Water shortage hounds several Bicol towns

By Rhaydz B. Barcia

LEGAZPI CITY, Sept. 29 (PNA) — Several towns in the Bicol Region, specifically in Albay province, are now experiencing water shortage due to the C phenomenon.

Sto. Domingo town mayor Herbie Aguas said the town had been experiencing dwindling water supply as their main sources of water for their reservoirs were already drying up.

“We’re experiencing water shortage right now due to dry spell. We have four water reservoirs but all of these, based on our assessment, are drying up with the warming climate,” Aguas said.

He said his office is looking for another water sources before the erratic weather brought by El Niño phenomenon picks up late this year.

Aguas expressed apprehension that the water scarcity in her town will even worsen in the next few months until the first quarter of 2016.

“We’re quite afraid that the water crisis will affect our people for eight to 10 months. We need to find a water source, that’s why I’m seeking assistance from our constituents who own lands with aquifer or spring for us (local government) to develop and utilize to provide water in our faucets,” Aquas said.

Similar predicament is now affecting the towns of Oas, Guinobatan and Bacacay — especially the islands of Cagraray, Batan, and San Miguel.

The prevailing irregular rainfall following the El Niño phenomenon is badly affecting the islands of Cagraray, Rapu-Rapu, Batan and San Miguel (CRABS) as the people in these areas are getting water from open wells and aquifer.

El Niño is a weather phenomenon in which warmer water from the western Pacific Ocean flows toward the east, disrupting atmospheric systems and creating a major shift in rainfall, bringing floods and landslides to arid countries and drought to areas in the western Pacific.

The state weather bureau warned that the El Niño phenomenon would affect the country for 10 months.

Cedric Daep, chief of Albay Public Safety and Emergency Management Office (APSEMO) told Dr. Nathaniel Rempillo, provincial health officer, to check municipalities with reported water shortage and provide water ration if needed.

Daep said they would provide water rationing in towns affected with water shortage using the state-of-the art water purifier machine given by the Spanish government to Albay.

In the event of water shortage, the provincial government of Albay can filter and decontaminate dirty water and can supply safe drinking water to waterless communities using the water purifying machine donated by the Spanish government through the Agencia Espanola de Cooperation Internacional Para el Desarrollo (AICED) in 2006, shortly after the occurrence of super typhoon “Reming” that killed more than 1,000 people and left multi-billion-peso destruction here.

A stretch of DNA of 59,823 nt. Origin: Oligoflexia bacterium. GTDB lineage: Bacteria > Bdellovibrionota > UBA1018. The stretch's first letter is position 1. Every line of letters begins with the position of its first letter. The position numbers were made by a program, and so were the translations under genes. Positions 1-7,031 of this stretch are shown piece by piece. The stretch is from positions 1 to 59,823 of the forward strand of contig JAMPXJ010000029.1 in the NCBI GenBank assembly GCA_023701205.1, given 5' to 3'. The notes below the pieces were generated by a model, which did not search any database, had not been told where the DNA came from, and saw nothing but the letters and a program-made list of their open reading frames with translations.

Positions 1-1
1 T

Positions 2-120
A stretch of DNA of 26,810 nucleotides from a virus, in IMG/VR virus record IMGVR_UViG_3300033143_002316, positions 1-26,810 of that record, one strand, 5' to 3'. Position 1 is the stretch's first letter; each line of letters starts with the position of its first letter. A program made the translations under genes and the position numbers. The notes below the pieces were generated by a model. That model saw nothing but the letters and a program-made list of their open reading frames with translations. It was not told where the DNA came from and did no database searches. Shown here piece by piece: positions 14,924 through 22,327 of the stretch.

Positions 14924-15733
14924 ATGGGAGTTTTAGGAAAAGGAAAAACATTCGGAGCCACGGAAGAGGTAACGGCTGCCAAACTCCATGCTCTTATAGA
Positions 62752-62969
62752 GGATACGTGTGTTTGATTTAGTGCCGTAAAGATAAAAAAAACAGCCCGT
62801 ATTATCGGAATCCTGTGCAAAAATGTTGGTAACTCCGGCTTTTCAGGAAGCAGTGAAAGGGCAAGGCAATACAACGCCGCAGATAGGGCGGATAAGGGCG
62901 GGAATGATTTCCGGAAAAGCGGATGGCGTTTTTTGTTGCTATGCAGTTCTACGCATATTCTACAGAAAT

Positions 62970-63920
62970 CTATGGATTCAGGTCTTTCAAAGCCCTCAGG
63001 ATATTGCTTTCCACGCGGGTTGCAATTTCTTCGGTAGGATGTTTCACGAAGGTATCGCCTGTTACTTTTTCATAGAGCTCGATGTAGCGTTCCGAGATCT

The water purifying machine can filter and decontaminate 33,000 liters of water per hour and it is the province’s state-of-the art equipment used in times of emergencies and in responding to areas affected by natural calamities across the country.

However, the water purification machine cannot function in the so-called CRABS areas in the absence of large volumes of water that can supply the logistical needs of the machine and there is no road access to transport the equipment.

Water is the most basic need of the people for their day-to-day survival, according to Arnel B. Garcia, Department of Social Welfare and Development (DSWD) Bicol regional director.

Garcia said that even without dry spell or El Nino phenomenon, there are at least 187, 673 poor Bicolanos without safe drinking water.

He said 30 percent of more than 5 million Bicolanos get water sources from dug wells and across the country, about 2.5 million Filipinos do not have access to safe drinking water.

Of this number, 187,673 are residents of Masbate, Albay and Camarines Sur.

These alarming figures came from the Listahanan or the National Household Targeting System for Poverty Reduction (NHTS-PR) of the DWSD..

Based on DSWD records, the provinces of Albay, Masbate and Camarines Sur posted the highest number of households without access to safe drinking water, thus, these have unsanitary practices due to poverty.

“Water is one of the most important substances on earth. It is a lifeline that bathes and feeds us. Having safe drinking water is essential to humans and other life forms,” Garcia said.

The United Nations’ World Water Development report during the high-level panel on the Post-2015 Development Agenda reported that 2.5 billion people do not have access to safe water.

The poor access to safe drinking water is even worsening during erratic climate occurrences like dry spell and El Niño phenomenon. (PNA)